Maintenance Augmentation Team Provides Exemplary Support to the Fleet … and to their Community

SAULT STE. MARIE, Mich. - The members of Coast Guard Maintenance Augmentation Team Sault Ste. Marie, Mich., pose for a group photo at their unit March 15, 2012. Pictured left to right are: Chief Petty Officer Dave Martin; Petty Officer 1st Class Brian Walsh; Petty Officer 1st Class James Cotton (center, foreground); Petty Officer 3rd Class William Nipp (center, background); Petty Officer 2nd Class Ryan Ross; and Petty Officer 3rd Class James Gift. Not pictured are Senior Chief Petty Officer Dave Mooney and Petty Officer 3rd Class Isaac Barraza.

Photos by Senior Chief Petty Officer Dave Mooney, supervisor, Coast Guard Maintenance Augmentation Team Sault Ste. Marie, Mich.


Coast Guard units must work together to overcome ever-expanding operational requirements aboard an aging fleet of cutters.

SAULT STE. MARIE, Mich. - Chief Petty Officer Dave Martin, of Coast Guard Maintenance Augmentation Team Sault Ste. Marie, Mich., waits to unload another package of canned goods to be processed by the Chippewa-Luce-Mackinac Community Action Agency, March 14, 2012. Martin has been principally responsible for coordinating the MAT Sault Ste. Marie members' participation in the program for the past several years.

To take some of the burden off of cutter crews that face unexpected problems, the Coast Guard has — through the Surface Forces Logistics Center’s Industrial Operations Division — placed teams of highly qualified technical experts across the U.S.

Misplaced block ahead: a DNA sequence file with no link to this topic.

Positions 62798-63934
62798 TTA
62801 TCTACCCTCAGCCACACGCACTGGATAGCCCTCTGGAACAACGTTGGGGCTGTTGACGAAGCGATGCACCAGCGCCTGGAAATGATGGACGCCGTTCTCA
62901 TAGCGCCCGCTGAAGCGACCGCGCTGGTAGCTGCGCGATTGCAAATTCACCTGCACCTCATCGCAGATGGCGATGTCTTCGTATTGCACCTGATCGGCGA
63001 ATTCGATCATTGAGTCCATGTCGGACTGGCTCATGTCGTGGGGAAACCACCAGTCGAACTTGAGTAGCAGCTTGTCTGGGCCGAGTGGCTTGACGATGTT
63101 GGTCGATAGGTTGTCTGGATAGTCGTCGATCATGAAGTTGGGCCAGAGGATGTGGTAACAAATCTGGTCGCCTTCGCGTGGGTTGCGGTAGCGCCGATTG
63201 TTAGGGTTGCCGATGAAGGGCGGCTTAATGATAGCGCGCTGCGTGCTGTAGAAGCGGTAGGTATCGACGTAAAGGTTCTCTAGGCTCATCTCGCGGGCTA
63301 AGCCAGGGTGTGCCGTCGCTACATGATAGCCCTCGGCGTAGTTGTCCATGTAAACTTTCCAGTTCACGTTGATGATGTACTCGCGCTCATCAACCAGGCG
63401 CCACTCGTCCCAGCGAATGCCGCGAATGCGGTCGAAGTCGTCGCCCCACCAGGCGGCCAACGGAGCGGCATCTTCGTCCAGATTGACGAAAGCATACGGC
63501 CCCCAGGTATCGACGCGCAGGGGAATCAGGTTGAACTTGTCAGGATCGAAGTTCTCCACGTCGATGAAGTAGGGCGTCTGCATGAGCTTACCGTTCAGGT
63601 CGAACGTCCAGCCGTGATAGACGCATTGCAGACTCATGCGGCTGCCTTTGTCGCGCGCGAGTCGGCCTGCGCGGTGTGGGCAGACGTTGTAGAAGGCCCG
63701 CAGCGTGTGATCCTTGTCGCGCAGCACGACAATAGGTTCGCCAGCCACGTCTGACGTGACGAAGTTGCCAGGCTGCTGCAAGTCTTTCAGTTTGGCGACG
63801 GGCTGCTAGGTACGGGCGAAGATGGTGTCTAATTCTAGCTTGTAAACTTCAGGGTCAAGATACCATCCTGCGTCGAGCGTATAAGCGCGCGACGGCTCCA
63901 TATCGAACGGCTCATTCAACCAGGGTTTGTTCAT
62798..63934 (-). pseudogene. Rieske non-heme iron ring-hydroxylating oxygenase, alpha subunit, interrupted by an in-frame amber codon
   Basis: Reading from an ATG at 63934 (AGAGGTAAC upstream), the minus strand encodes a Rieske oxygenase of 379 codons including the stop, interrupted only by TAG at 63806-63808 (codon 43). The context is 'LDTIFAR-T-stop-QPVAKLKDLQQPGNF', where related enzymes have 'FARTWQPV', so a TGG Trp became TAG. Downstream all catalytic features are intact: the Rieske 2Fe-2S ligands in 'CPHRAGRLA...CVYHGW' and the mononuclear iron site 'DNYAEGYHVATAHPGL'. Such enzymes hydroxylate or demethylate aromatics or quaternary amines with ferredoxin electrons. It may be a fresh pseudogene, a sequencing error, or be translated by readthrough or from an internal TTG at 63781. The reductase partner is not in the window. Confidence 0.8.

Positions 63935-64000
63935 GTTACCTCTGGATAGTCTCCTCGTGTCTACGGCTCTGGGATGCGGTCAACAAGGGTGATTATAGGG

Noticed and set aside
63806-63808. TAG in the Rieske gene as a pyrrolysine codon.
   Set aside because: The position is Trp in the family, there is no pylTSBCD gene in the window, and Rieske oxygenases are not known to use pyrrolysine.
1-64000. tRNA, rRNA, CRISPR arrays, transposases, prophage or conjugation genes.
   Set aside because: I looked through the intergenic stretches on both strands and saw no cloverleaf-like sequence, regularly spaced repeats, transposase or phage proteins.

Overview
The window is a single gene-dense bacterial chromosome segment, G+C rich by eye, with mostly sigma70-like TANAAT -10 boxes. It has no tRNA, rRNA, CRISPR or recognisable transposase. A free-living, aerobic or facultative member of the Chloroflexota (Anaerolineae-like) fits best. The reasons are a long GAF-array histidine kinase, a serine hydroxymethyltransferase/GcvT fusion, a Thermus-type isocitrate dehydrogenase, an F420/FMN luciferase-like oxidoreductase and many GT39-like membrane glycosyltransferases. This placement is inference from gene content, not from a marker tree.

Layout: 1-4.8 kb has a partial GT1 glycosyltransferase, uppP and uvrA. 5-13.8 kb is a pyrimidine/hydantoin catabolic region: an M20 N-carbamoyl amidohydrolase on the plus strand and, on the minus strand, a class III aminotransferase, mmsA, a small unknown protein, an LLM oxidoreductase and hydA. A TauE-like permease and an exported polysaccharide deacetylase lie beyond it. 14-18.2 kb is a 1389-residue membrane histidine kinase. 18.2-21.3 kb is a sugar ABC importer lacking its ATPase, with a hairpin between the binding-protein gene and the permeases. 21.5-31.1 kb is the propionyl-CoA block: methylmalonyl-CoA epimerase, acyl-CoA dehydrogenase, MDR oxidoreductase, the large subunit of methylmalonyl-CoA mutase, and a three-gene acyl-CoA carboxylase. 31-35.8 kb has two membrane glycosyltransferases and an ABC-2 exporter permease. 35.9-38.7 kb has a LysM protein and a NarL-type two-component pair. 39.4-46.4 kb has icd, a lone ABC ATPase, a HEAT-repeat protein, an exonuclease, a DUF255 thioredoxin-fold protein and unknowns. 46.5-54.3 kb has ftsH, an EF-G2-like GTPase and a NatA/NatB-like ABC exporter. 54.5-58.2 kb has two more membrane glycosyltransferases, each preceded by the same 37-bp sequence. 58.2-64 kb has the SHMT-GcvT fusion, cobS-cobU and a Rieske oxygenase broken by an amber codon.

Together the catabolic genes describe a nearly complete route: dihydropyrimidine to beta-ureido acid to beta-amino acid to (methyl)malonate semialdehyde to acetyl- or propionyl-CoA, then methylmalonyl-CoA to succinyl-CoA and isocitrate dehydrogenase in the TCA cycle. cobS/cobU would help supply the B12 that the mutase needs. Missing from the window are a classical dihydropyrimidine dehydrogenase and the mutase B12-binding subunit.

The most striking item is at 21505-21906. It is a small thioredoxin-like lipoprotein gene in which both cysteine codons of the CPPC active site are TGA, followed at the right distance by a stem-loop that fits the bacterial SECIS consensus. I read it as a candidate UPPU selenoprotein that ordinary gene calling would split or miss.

These groups of engineers are the Coast Guard’s Maintenance Augmentation Teams.

During the 2011-12 ice-breaking season on the Great Lakes, the crew of the Coast Guard Cutter Thunder Bay, a 140-foot ice-breaking tug homeported in Rockland, Maine, was temporarily assigned to the 9th Coast Guard District to augment the eight Coast Guard icebreakers homeported throughout the 9th District.

During the 26-year-old cutter’s recent Great Lakes deployment, the crew faced some of these unforeseen problems and received help from the members of MAT Sault Ste. Marie, Mich.

“Without the assistance of the MAT, the ship’s crew would have been required to complete these maintenance items,” said Chief Warrant Officer Victor Herschaft, engineer officer aboard Thunder Bay. “All members of the MAT team displayed the utmost competence and professionalism and impressed the crew of Thunder Bay.”

When maintenance issues are mechanical in nature, they take a whole new meaning. These issues not only affect engineers aboard vessels that have to take time away from already busy work days, but also affect commercial vessels that may need help transiting through ice-clogged waterways.

“The members of MAT Sault Ste. Marie were eager to assist and were professional, motivated and friendly,” said Lt. Jerry Smith, commanding officer of Thunder Bay. “They provided outstanding customer service.”

“While onboard, the team’s pride, ownership and dedication to the 140-foot fleet were clearly evident,” echoed Lt. j.g. Bryan Kilcoin, executive officer of Thunder Bay.  “We cannot thank them enough for their high standard of excellence while supporting Thunder Bay.”

The machinery technicians, electrician’s mates and damage controlmen of MAT Sault Ste. Marie performed more than 270 total man hours of preventative maintenance and more than 150 hours of corrective maintenance on different engineering systems aboard Thunder Bay, helping to keep the ship operationally capable and keep the crew’s morale high.

“I am amazed on a daily basis by the amount of work, effort and pride this team shows in everything they do,” said Senior Chief Petty Officer Dave Mooney, supervisor of MAT Sault Ste. Marie, Mich.

SAULT STE. MARIE, Mich. - Members of Coast Guard Maintenance Augmentation Team Sault Ste. Marie, Mich., pose for a photo after unloading 14 tons of canned goods as part of a local community service program, the Chippewa-Luce-Mackinac Community Action Agency.

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